Intel 600P Series SSDs bring NVMe into the M.2 mainstream

Intel is pushing NVMe SSDs further into the mainstream today with its SSD 600P Series drives. These M.2 gumsticks use the same Intel-Micron 3D TLC NAND that we're starting to see in more and more SSDs of late. That NAND lets Intel deliver these drives at prices similar to that of high-end SATA storage while offering sequential read speeds far beyond what any SATA drive can achieve. Here's the full SSD 600P lineup:

Intel SSD 600P series
Capacity Sequential

read (MB/s)

Sequential

write (MB/s)

Random

read (IOPS)

Random

write (IOPS)

Suggested

price

128 GB 770 450 35K 91K $69.00
256GB 1570 540 71K 112K $104.00
512GB 1775 560 128.5K 128K $189.00
1024GB 1800 560 155K 128K $359.00

At costs per gigabyte ranging from 53 cents for the 128GB drive to just 35 cents for the 1TB model, these drives are among the most competitively-priced NVMe SSDs we've seen so far. Samsung's 950 Pro posts much better random and sequential speeds across the board, but the $189.99 price tag on the 256GB version works out to a nosebleed-inducing 74 cents per gig, while the $318.99 512GB model demands a somewhat less insane 62 cents per gig.

Even if the Samsung drives have better performance on paper, our reviews have found that real-world performance isn't significantly affected by these figures. By giving system builders and OEMs a more affordable NVMe option, Intel could help to advance the adoption of PCIe storage in a wide range of desktops and laptops. The 128GB, 256GB, and 512GB 600P drives will be available next week, while the 1TB drive and an upcoming 360GB model will arrive in the fourth quarter of this year.

Comments closed
    • Black Jacque
    • 3 years ago

    Its helpful that there are now more NVMe, PCIe, M.2 gumstick parts out there to choose from:

    + Sammy 950 Pro: best performance overall, highest price
    + OCZ RD400: less performance, although competitive, lower price
    + Intel 600p: least performance, much lower price

    I’m waiting for some reviews to come-out showing these parts in relation to each other with different workloads, particularly: VM, gaming and media related.

    • ImSpartacus
    • 3 years ago

    If you just have a relatively “basic” ~$1000ish gaming rig, is there really a major benefit to paying almost twice as much on a $/GB basis for faster storage as compared to any of the “budget” SSDs that regularly dip to $200 to a TB?

    Obviously you want your boot drive to be some kind of SSD and if possible, you also want to install games on some kind of SSD for quicker load times, but is it worth it to utilize faster storage for those two uses on a gaming rig?

    I just haven’t come across any evidence that it meaningfully benefits performance for a system that hasn’t already “maxed out” other areas like the GPU.

    • dikowexeyu
    • 3 years ago

    “real-world performance” evaluation should include a full disk antivirus check, a full disk text search with Agent Ransack (because Windows search is useless), time to complete WinDirStat, multiple, independent, file compression, and other simultaneous benchmarks. Not running each benchmark in isolation. Multitasking is what kills storage.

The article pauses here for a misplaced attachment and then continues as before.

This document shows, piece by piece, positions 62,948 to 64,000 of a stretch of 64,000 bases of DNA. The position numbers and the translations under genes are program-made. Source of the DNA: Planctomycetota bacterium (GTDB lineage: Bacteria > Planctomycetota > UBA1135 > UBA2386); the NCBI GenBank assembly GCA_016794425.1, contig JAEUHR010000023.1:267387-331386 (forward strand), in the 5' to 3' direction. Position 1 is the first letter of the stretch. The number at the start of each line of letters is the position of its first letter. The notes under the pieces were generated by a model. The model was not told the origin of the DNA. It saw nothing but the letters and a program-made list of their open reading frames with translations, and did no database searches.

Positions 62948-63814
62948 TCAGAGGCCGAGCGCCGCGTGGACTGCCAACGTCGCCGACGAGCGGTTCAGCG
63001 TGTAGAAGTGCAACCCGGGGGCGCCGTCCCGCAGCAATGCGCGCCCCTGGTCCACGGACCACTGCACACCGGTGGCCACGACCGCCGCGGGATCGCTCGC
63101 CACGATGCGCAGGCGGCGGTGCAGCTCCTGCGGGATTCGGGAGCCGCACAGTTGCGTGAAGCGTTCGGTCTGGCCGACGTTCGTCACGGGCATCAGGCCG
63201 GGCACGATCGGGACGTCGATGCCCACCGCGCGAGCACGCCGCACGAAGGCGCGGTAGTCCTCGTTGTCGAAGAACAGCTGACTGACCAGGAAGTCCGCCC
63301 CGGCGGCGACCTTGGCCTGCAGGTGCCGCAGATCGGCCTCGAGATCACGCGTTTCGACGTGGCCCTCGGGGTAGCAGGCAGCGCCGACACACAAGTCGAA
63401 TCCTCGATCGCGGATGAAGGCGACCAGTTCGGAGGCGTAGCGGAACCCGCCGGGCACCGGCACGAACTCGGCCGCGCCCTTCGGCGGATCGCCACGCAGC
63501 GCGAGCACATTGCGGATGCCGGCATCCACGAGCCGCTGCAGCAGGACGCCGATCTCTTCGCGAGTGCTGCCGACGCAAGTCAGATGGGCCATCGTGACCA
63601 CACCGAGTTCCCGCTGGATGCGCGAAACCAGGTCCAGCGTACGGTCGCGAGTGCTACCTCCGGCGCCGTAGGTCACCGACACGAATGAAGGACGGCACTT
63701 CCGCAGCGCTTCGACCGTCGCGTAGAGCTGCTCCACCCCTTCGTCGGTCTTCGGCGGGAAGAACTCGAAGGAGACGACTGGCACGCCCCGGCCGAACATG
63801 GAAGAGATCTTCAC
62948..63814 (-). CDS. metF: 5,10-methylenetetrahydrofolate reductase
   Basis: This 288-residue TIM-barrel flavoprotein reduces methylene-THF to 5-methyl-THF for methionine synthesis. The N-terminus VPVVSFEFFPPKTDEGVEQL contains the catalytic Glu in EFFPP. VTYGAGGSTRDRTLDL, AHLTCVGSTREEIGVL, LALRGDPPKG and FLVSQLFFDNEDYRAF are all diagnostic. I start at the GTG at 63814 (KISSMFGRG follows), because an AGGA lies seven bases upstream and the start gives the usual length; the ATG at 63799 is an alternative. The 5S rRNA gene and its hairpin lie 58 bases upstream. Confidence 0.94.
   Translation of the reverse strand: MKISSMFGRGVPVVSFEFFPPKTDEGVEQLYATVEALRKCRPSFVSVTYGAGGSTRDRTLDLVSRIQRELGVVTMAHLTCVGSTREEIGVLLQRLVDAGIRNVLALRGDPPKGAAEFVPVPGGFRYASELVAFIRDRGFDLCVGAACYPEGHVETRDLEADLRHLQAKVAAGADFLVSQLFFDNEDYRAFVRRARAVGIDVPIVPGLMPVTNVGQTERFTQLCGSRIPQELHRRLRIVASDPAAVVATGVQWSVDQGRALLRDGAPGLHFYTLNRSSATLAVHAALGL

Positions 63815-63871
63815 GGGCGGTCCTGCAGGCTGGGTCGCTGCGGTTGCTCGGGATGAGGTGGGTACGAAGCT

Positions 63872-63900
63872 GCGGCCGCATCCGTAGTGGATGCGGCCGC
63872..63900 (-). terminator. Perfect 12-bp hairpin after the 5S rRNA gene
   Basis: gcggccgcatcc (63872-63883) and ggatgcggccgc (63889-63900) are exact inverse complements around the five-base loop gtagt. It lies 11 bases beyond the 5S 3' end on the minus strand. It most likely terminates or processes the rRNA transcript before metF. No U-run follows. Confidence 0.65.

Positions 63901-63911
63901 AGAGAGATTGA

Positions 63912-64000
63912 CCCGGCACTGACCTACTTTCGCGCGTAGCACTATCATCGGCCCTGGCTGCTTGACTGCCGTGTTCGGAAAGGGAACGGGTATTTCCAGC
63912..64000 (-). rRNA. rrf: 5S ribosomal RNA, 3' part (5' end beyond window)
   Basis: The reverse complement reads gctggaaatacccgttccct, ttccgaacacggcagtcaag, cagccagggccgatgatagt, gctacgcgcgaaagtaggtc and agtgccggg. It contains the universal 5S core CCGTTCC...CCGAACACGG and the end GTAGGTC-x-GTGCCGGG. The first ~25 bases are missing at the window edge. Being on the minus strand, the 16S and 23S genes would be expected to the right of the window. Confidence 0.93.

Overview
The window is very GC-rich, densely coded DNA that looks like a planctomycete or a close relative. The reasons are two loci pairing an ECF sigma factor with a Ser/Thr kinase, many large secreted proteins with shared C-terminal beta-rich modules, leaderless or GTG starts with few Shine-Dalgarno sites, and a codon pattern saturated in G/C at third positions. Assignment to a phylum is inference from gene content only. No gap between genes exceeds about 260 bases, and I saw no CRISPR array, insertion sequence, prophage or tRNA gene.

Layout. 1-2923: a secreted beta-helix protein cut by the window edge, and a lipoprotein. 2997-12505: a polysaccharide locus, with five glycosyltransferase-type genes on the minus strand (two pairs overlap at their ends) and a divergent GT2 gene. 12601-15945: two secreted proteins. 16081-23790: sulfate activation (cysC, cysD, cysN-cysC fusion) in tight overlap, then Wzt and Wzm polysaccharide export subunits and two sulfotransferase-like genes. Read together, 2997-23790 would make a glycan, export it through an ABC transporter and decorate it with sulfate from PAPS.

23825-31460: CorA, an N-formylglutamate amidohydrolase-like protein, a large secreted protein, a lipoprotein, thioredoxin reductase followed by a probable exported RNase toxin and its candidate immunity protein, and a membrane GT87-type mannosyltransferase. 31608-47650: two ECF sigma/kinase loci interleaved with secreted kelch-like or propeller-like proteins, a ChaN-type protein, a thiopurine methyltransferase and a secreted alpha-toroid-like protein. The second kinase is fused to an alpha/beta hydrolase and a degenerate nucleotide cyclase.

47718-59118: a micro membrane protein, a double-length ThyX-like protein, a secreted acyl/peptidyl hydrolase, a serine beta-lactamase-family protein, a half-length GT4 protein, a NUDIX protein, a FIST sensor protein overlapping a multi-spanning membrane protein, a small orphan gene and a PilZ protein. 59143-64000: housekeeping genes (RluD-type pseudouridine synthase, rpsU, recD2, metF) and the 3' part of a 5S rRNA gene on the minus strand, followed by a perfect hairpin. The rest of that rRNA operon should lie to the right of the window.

• alan242
    • 3 years ago

    There appears to be a discrepancy in this sentence

    “Pro posts much better random and sequential speeds across the board, but the $189.99 price tag on the 256GB version works out to a nosebleed-inducing 74 cents per gig,”

    and the table entry

    256GB 1570 540 71K 112K $104.00

      • K-L-Waster
      • 3 years ago

      The “Pro” prices are for the Samsung 950 Pro — i.e. the competitor to the Intel drives profiled here, provided for price comparison.

      • ImSpartacus
      • 3 years ago

      I was confused as well by the exact same part. I feel like that could’ve been avoided by adding the 950 Pro models to the table and then adding a cents/GB column.

        • rxc6
        • 3 years ago

        I fail to see the source of confusion, unless one doesn’t read full sentences anymore.

        “Samsung’s 950 Pro posts much better random and sequential speeds across the board, but the $189.99 price tag on the 256GB version works out to a nosebleed-inducing 74 cents per gig, while the $318.99 512GB model demands a somewhat less insane 62 cents per gig.”

    • Ifalna
    • 3 years ago

    “Even if the Samsung drives have better performance on paper, our reviews have found that real-world performance isn’t significantly affected by these figures.”

    As someone with a 77 Ivy board whose Bios probably can’t handle NVMe boot drives (?), I am curious: How would this 1TB stick compare to my 120GB Intel 520series SATA drive?

    • biffzinker
    • 3 years ago

    The controller is from Silicon Motion but the firmware is most likely Intel developed.
    Silicon Motion SM2260?
    [url<]http://www.pcper.com/news/Storage/Intel-Revises-All-SSD-Product-Lines-3D-NAND-Everywhere[/url<]

    • Rza79
    • 3 years ago

    The Samsung PM951 is already on the market for a while now. I saw it for the first time in Februari. It was the default drive in a Dell laptop. It’s already available from the end of last year.
    I guess the PM961 is just around the corner.
    You should be comparing this Intel drive to these Samsumg models not the 950 Pro.

      • Jeff Kampman
      • 3 years ago

      I challenge you to buy a PM951 from a reputable retailer.

        • Rza79
        • 3 years ago

        Well I live in Belgium. Availability used to be better a couple months ago. I guess because the PM961 is coming. But you can still buy it.

        Example:
        [url<]https://www.afuture.nl/product/5264492/samsung-pm951[/url<] It's even easier to get it in Germany. Don't know how available it is in the USA.

        • taisserroots
        • 3 years ago

        [url<]https://www.overclockers.co.uk/pc-components/storage/ssd-solid-state/m.2?ckTab=0&sSort=3[/url<] These guys are also called caseking, voted the best computer hardware retailer by consumers. Seems Reputable enough

          • Jeff Kampman
          • 3 years ago

          OK, but they’re not available in the US of A, and that’s all that really matters in the world, no? 😉

            • Rza79
            • 3 years ago

            If you say so …